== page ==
Day one of the Democratic National Convention in Charlotte, N.C. was heavier on emotion and personal stories than it was on verifiable facts, but there was still plenty of fodder for our Investigations Inc. fact checking team.
San Antonio Mayor Julián Castro debuted on the national stage with a claim about job growth under President Obama.
“Despite incredible odds and united Republican opposition, our president took action, and now we've seen 4.5 million new jobs," Castro said.
By one measure, private sector jobs created since January, 2010 — after the Obama stimulus had taken full effect — Castro’s number is correct. The U.S. Bureau of Labor Statistics says from February, 2010 through July of this year, the private sector added 4,544,000 jobs.
But during the whole of Mr. Obama’s presidency, private sector job growth has been less robust, at 1,057,000. (Read More: Who Creates Jobs? How Economists See the Obama-Romney Debate.)
And figure in government jobs which have steadily declined, and the economy has added just 408,000 jobs in the Obama years.
It is also worth noting that even the most favorable jobs number for Mr. Obama essentially keeps pace with population growth.
How does Mitt Romney’s job creation record compare?
To answer that question, the Democrats enlisted his successor as Massachusetts governor, Deval Patrick.
“In Massachusetts, we know Mitt Romney,” Patrick said. “By the time he left office, Massachusetts was 47th in the nation in job creation — during better economic times — and household income in our state was declining. He cut education deeper than anywhere else in America. Roads and bridges were crumbling. Business taxes were up, and business confidence was down.”
The claim that Romney left Massachusetts 47th in job creation first emerged during the Republican primaries, and it is as dubious now as it was then.
It is true that if you consider the average ranking of Massachusetts for job creation during Romney’s 2003-2007 term, the state comes in 47th. But the Bay State did improve to 30th in his final year in office, based on the percentage of job growth from December 2005 through December 2006, according to the Bureau of Labor Statistics. It is still not a number to write home about, but less damning than the 47th place ranking Romney’s opponents prefer to cite.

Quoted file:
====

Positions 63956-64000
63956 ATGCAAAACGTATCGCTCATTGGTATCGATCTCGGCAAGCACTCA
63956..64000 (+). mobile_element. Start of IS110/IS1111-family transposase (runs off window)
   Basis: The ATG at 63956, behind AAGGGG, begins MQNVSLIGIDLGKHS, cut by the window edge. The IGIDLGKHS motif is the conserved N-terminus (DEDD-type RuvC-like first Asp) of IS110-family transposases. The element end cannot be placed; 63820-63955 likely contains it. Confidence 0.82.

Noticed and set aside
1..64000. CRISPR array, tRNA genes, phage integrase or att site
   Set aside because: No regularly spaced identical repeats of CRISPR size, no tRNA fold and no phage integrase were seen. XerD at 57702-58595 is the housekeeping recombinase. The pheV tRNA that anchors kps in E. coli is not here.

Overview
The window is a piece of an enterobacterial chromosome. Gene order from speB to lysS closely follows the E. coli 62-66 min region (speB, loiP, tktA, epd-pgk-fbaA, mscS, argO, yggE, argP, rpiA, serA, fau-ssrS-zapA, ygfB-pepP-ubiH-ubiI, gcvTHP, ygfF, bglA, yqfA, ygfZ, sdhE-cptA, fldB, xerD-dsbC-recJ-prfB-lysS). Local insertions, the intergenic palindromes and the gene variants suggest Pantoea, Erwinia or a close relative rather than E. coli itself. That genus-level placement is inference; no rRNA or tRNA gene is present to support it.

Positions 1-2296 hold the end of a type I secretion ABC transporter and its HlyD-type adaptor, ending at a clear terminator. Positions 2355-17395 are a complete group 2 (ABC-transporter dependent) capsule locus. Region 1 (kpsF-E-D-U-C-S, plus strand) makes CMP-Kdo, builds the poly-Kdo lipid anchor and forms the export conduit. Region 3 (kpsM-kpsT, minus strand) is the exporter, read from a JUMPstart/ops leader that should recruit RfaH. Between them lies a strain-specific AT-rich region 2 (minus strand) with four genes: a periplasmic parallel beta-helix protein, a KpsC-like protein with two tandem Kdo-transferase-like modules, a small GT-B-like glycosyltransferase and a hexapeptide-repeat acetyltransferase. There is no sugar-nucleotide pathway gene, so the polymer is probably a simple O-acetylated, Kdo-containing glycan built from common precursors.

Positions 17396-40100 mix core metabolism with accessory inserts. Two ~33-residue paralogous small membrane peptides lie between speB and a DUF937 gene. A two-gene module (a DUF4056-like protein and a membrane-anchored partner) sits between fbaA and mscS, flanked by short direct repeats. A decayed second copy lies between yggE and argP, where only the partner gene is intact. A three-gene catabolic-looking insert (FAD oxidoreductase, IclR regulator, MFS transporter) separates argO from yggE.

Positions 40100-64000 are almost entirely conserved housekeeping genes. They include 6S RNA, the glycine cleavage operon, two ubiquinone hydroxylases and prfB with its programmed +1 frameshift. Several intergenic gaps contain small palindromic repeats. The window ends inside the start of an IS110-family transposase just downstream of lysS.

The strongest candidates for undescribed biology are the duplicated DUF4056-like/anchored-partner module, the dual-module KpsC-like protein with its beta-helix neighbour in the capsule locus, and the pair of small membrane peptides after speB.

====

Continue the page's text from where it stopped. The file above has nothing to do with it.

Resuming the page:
Back in July, we looked closely at Romney’s Massachusetts record, as part of our annual America's Top States for Businessreport. Our first study in 2007 largely reflected on Romney’s final year in office, and found a mixed picture. While the state finished 12th overall and first for Education, it finished 41st in the Economy category. The state finished 38th for Infrastructure. (Read More: Top States Study Gives Romney Mixed Review as Mass. Governor.)
A recurring theme for the Democrats is the claim that Mitt Romney proposes to cut taxes on the very rich, at the expense of just about everyone else. (Read More: Romney Tax Plan Helps Rich the Most: Tax Group.)
“We need to make a choice,” said Julián Castro. “It’s a choice between a country where the middle class pays more so that millionaires can pay less, or a country where everybody pays their fair share so we can reduce the deficit and create the jobs of the future.”
Maryland Governor Martin O’Malley was more specific: “Instead of a balanced, achievable plan to create jobs and reduce the deficit, Mitt Romney says — puts forth a plan that will cut taxes for millionaires and raise them for the middle class.”
This is not what Romney “says.” On the contrary, he has promised to cut taxesfor the middle class as part of a 20 percent across-the-board reduction in marginal rates. But he does not say how he will do so while keeping his promise to make his tax reforms “revenue neutral” by broadening the tax base.
The Tax Policy Center concluded last month that base-broadening would by necessity raise taxes on the middle class, because it would require eliminating tax breaks that disproportionately benefit middle class taxpayers. The report notes that even if the plan makes up for the lost revenue by cutting spending instead of deductions, that too would disproportionately affect the middle class.
The Romney campaign has disputed the finding, while refusing to specify what deductions it would eliminate without raising taxes on the middle class. Nonetheless, it is inaccurate to suggest — as Democrats almost certainly will repeatedly this week — that raising taxes on the middle class is one of Romney’s stated goals, even if some argue it would be an inevitable consequence of his plan.
—By CNBC's Scott Cohn